Homesteading comes with its sacrifices. Sleeping in, for example. Time. Money. Energy. Bathtub space.
You heard me. Ever since the beginning of the month, our bathroom has morphed into an unrecognizable meshing of barn and greenhouse. It smells slightly of fish meal (from the chick feed) and soil, not anything like the essential oil scent that usually lingers.
Instead of taking long, bubble baths in the soaker tub, I'm instead soaking my newly emerged seedlings with fresh water daily. And instead of feeding my spirit through a little bit of rest and relaxation via painting my toes, shaving my legs, or pampering with a body scrub, I'm instead feeding the 14 little chicks that noisily remind me of their presence multiple times per day.
As I reorganized the vegetable seedlings for the umpteenth time last week, I glanced over at my dear Stuart (who had just spent the last two hours of his busy night helping me transplant cabbage seedlings into larger pots).
I gave him the best doe eyes I could and gently said “Did you ever think you'd be here? With chickens on your bathroom floor and tomatoes in your tub?”
He laughed. A real laugh. “No way.”
You see, my dear husband didn't grow up on a farm. Nor did he ever aspire to own, run, work on, or be involved on one. And then he met me, a Scot and a cowgirl, and well – here we are.
And after spending 12+ hours on Saturday building the pig shelter, pig pasture, and sheep pasture (more on that later), I'm sure he was beginning to question his lifestyle decision. Homesteading, particularly homesteading that involves livestock, is (after all) quite encompassing. Stuart is by nature a born traveler – a man who longs for adventure, open roads, and new experiences. And while homesteading no doubt brings adventure and experience of it's own, I'm sure he was secretly hoping for more of the European-backpacking sort of experience. Digging post holes and being charged by a rouge bull probably weren't on the top of his list.
I, alternatively, long for home always. While I too dream of seeing the wide world, I'm much more content spending my days tending to the seedlings and the milk cow. This is a lifestyle that I've dreamed of for the past decade of my life and getting to see the fruits of that, even if they're spread all over my bathroom, is all I could ever ask for.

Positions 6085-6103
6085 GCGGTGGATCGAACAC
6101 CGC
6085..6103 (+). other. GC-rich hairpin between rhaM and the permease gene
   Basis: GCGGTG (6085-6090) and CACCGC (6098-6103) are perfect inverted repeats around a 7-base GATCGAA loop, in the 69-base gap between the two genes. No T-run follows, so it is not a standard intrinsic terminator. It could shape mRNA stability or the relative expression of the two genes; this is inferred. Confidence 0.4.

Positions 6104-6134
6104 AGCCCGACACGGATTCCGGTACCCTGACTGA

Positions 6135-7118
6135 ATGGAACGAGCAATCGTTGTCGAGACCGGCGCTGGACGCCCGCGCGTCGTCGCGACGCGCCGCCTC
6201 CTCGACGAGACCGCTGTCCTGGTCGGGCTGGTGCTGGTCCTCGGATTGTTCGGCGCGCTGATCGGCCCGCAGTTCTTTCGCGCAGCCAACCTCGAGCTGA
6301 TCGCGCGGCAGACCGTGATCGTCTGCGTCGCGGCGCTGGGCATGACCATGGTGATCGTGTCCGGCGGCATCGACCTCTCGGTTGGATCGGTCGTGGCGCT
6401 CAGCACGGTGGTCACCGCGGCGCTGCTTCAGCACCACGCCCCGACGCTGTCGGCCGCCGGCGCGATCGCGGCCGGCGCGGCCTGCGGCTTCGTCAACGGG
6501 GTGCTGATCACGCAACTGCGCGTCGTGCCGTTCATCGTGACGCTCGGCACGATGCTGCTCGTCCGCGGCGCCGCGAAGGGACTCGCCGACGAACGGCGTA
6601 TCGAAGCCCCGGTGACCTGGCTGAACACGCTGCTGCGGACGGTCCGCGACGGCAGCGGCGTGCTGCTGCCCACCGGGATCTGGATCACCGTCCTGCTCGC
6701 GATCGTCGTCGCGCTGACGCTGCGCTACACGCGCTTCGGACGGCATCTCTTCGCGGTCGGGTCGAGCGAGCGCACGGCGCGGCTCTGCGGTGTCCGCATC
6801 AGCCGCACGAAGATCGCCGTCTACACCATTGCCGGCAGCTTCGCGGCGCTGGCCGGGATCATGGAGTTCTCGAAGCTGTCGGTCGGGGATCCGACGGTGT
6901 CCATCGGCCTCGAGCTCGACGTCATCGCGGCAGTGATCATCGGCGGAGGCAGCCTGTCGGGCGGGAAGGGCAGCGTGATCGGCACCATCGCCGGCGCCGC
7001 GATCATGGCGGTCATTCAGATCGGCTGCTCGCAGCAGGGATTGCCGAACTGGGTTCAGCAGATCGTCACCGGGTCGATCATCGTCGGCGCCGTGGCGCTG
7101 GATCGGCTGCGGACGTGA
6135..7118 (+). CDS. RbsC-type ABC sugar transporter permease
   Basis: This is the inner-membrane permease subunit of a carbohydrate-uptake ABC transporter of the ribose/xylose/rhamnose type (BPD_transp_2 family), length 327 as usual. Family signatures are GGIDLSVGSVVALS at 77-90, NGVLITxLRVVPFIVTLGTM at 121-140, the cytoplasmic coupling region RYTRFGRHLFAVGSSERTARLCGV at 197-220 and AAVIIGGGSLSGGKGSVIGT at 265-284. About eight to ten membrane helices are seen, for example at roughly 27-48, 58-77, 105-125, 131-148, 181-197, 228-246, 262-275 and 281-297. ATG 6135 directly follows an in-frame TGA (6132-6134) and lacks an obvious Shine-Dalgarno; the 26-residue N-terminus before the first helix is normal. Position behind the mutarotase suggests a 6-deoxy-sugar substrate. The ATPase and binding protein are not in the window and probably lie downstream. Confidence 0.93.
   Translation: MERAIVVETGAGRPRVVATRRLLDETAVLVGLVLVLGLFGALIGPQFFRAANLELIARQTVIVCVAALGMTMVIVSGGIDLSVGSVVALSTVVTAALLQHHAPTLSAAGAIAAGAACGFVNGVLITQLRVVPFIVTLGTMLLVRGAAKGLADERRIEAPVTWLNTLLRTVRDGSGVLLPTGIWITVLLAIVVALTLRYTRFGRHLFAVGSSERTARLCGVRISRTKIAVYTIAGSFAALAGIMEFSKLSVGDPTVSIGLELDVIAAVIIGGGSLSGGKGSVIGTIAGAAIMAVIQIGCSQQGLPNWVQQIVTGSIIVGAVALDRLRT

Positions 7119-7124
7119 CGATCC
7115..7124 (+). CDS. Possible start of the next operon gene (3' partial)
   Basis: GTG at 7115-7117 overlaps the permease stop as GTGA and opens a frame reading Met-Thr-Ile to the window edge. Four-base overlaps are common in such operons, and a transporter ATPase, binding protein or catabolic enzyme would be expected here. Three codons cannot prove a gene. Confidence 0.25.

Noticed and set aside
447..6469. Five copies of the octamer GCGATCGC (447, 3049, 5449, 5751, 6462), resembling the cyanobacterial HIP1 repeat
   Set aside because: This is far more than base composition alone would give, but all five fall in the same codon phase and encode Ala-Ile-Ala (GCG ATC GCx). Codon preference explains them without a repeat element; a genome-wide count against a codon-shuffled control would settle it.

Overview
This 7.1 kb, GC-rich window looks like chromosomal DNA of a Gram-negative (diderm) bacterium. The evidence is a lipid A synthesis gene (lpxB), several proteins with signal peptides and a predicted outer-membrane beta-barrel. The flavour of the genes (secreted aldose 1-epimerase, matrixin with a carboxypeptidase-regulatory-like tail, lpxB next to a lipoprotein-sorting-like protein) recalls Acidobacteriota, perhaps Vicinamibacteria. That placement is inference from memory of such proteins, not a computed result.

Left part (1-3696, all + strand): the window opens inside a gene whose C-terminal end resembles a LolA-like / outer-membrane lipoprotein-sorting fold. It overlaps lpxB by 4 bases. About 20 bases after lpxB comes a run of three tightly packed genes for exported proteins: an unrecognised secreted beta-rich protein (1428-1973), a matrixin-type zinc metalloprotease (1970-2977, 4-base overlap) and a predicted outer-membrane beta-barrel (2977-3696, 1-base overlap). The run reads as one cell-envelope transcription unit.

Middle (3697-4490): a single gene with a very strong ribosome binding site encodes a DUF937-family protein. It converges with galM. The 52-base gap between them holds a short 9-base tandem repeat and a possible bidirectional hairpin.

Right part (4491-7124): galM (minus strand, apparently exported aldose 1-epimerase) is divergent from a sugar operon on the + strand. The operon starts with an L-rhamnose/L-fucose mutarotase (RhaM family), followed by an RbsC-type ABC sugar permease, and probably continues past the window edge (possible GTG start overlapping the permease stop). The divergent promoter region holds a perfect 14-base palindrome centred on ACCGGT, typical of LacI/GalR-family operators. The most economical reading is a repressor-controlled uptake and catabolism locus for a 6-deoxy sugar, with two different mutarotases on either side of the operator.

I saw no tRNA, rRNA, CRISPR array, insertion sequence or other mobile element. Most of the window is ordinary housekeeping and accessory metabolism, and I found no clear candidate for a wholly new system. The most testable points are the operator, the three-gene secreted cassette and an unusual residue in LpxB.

And yet, somehow, Stu and I find a happy medium. A medium in a lifestyle that brings more satisfaction for both of us than we originally though possible. From seed a few days ago to that first smell of tomato-leaf on my fingers. From teeny chicks to blossoming teenage chicks, anxiously awaiting their new free range home outside. From the dirt. To the pasture. To the early mornings. To the satisfaction of a hard days labor. There is adventure here.
Though, let's admit, adventure takes on many forms. This past week, adventure involved hunting down the perfect supplemental lighting system for all our seedlings. As desperately as I long for a greenhouse, we decided months ago it couldn't be a priority year – acquiring the livestock took priority. And so, seedlings in tub, I set to work trying to find a system that would keep me (for the first time ever) from growing leggy seedlings (tomatoes, in particular). After much frustration… no… anger…. no… “adventure”, I finally settled on three of THESE LIGHTS, each equipped with two plant bulbs (like THESE):
I have two rods stretched over the soaker tub on which all three lights lay, a few inches above the tops of the seedlings. As the seedlings grow taller, I can remove some of the boxes that are elevating them up to the lights, and adjust the distance accordingly. Thus far, it's working great. No leggy tomato plants to be found. And actually, if I do say so myself, they're looking quite extraordinary and healthy! Though it wasn't the cheapest of set-ups (those bulbs can be spendy!) it's a one time investment, really. So I'm taking the expense in stride.
The chicks have been easy thus far, requiring little more than some high-quality feed, fresh water, and warming light. To be honest, I'll miss their company when they have to move into the coop. I think everyone should have a pet in their bathroom.
We've set ourselves an ambitious list of goals this year and will be welcoming a variety of new animals over the new month: geese, turkeys, a sheep (and her lambs) and two pigs will soon be making their arrival. On top of the daily milking of Sal and fourteen new chickens that we will add into our laying flock – it's certainly enough to keep us on our toes.
Couple that with the 1000+ square feet of garden space to fill and you've got the stuff homesteaders like us dream of.
Spring is the time to work. It's the time to lay the foundation for the summer and harvest season ahead. It's the time to stay up late, get up early, and make each minute of warm daylight count. Spring, on the homestead, is not for the faint of heart.
Spring, as I've said many times already, has arrived and sucker-punched me in the nose.
And yet still, as I listen to the chirp of the new chicks while I fall asleep at night or check on the seedlings for the millionth time that day (just to see if anything new is happening) I can't help but breath in the richness that comes with this lifestyle. An appreciation for hard work, diligent care, and the simplest pleasures.
Spring, as far as I'm concerned, is a time of new life. It's the best time of the year!